In the aftermath of the worst outing of his career, Chiefs quarterback Patrick Mahomes built his week around self-reflection. A study of the film underscored what he already knew that dreadful afternoon Sunday in Tennessee — he needed to play better moving forward, or at least play differently moving forward.
But first, in a meeting with teammates at the Chiefs practice facility this week, he began with a look backward.
The Chiefs are 3-4, a team with much more than one impediment to returning to a Super Bowl contender. But this week, Mahomes stood in front of his teammates and turned the blame in just one direction for the latest mess in Tennessee.
“To see our main leader take responsibility and not point the finger, it sets a precedent for us,” defensive end Alex Okafor said. “And we know we need to put our head down and work.”
In the rare arc of his career, Mahomes hasn’t played many stinkers. A trip to Nashville is an exception. He turned the ball over twice and fumbled another football in the 27-3 blowout loss.
His 62.3 quarterback rating is lower than any other regular season game he’s played.
“You can just watch the tape and know that I need to play better in order to have success,” Mahomes said. “There were plays (in which) guys were open. There were plays we had matches downfield that I didn’t hit that I usually would give those guys opportunities to make plays.
“I said stuff to (teammates), saying that I gotta be better. But at the same time, they have that mindset that they’re going to try to build me up. It’s a thing where you’re not going to play your best game every single game —you’re going to have to rely on those other guys to step up and make plays for you.”
Mahomes is harsh on himself, a quality that coach Andy Reid credits when speaking of his brilliance. He’s able to acknowledge his faults, infrequent as they might appear.
When identifying how the Chiefs can get out of this funk, you’d be hard-pressed to find someone who doesn’t place Mahomes atop the list of solutions, not problems. Even this season, he’s still third in the NFL with 18 touchdowns and sixth in QBR.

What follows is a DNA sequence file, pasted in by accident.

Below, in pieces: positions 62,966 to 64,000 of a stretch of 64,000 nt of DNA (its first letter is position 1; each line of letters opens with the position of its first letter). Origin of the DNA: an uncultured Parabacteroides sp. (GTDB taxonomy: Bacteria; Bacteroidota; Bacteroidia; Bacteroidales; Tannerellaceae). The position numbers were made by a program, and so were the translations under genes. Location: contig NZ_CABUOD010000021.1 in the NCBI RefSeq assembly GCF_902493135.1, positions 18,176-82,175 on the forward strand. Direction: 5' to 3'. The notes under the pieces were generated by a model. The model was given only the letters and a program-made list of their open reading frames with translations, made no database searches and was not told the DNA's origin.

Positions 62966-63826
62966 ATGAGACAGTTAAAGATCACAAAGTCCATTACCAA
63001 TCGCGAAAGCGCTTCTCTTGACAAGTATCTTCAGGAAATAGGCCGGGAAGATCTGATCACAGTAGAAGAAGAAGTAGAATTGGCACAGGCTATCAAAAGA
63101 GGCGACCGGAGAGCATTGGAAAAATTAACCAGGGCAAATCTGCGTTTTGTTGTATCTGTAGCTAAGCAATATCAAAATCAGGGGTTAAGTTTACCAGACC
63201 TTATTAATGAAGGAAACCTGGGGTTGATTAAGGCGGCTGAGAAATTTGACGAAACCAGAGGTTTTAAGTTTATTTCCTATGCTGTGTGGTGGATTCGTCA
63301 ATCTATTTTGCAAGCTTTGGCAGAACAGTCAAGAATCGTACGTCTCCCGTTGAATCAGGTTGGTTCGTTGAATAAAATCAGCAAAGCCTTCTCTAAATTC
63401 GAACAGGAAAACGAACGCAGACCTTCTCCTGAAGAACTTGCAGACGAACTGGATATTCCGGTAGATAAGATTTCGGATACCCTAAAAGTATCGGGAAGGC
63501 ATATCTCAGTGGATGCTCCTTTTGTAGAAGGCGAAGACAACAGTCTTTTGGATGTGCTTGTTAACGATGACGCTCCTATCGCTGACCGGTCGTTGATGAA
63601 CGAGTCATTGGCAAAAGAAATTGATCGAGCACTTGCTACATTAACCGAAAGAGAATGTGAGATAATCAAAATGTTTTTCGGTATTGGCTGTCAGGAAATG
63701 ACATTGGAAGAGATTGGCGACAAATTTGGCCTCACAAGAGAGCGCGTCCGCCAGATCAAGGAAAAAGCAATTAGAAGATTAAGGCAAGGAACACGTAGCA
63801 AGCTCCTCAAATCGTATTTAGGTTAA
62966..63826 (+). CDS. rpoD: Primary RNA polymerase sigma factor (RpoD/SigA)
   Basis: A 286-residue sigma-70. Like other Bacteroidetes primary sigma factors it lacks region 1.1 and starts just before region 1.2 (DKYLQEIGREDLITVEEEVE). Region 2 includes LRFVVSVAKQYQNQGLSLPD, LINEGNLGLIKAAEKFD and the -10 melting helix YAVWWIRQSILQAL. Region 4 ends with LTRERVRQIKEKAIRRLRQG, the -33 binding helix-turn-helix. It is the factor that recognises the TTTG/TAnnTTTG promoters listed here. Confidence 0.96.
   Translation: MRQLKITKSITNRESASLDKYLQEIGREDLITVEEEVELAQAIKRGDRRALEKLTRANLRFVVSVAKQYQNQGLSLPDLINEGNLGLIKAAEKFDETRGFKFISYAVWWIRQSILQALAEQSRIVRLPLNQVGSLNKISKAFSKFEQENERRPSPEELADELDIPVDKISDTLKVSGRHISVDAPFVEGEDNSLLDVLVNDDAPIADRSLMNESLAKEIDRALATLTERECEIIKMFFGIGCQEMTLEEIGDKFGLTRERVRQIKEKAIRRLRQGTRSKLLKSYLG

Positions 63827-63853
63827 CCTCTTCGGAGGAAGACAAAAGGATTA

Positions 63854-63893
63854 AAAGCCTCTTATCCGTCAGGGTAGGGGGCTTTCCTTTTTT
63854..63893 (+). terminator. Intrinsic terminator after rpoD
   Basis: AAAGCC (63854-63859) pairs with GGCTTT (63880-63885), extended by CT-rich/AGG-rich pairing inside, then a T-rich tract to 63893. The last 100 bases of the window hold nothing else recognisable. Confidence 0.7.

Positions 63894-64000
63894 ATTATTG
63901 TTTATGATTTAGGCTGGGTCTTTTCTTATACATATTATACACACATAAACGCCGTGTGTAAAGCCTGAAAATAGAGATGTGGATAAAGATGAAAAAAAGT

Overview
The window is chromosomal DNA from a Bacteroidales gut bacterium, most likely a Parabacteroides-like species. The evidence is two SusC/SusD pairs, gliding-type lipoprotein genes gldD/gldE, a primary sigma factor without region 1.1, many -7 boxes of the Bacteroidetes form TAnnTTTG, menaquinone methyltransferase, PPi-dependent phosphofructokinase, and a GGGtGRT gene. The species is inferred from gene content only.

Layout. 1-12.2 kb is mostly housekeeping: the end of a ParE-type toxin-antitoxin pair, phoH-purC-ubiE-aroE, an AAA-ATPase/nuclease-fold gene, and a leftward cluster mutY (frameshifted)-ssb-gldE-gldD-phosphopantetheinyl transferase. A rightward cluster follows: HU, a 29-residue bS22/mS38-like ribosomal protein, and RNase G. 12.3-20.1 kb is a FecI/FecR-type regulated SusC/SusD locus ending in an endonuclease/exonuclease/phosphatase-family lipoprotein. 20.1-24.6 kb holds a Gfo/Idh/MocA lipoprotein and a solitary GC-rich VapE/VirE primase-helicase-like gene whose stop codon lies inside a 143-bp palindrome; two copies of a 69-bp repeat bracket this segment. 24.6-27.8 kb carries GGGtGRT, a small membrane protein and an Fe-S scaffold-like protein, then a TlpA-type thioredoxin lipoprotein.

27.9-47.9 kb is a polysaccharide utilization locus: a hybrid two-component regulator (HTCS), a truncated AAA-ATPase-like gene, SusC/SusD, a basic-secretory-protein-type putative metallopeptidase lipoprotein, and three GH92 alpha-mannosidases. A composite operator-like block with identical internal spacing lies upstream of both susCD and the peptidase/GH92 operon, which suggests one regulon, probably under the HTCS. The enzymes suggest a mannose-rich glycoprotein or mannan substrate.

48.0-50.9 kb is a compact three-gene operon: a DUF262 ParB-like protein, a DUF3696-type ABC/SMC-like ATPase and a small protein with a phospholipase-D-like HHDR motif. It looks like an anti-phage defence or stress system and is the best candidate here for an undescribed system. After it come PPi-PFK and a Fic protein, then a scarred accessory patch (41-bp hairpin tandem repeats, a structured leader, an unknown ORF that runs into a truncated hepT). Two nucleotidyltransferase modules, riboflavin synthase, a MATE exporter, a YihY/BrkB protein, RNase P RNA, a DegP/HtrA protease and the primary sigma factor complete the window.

But there are fundamental items he’s bypassed in games — things that seem to pop up every seasons. Except in the past, the Chiefs have so often found a way to win anyway.
They aren’t now. Therefore, the fundamental missteps are illuminated.
Mahomes often talks about his footwork, and it’s a broader description of the way he navigates in the pocket. He’d like to find ways to stay within it more often — whether that means a shorter dropback or stepping up to avoid pressure rather than leaving the pocket altogether and looking for the hero play.
“Throughout my career, it seems like every single year there’s a game or two where I start doing too much,” Mahomes said. “That has nothing to do with either side of the ball — I just start doing too much, trying to make a play happen, trying to make a big play happen and spark the offense. Whereas I can just lean on other guys to make stuff happen. We have a lot of playmakers in this offense. We got guys up front that can really be solid up front and solidify that offense and defensive line.
“So, for me, it’s about staying within that, getting the ball out of my hand, getting stuff rolling, getting the momentum in our favor, and then if that big play happens, I’ll let it happen. Don’t just try to go out there and make it happen.”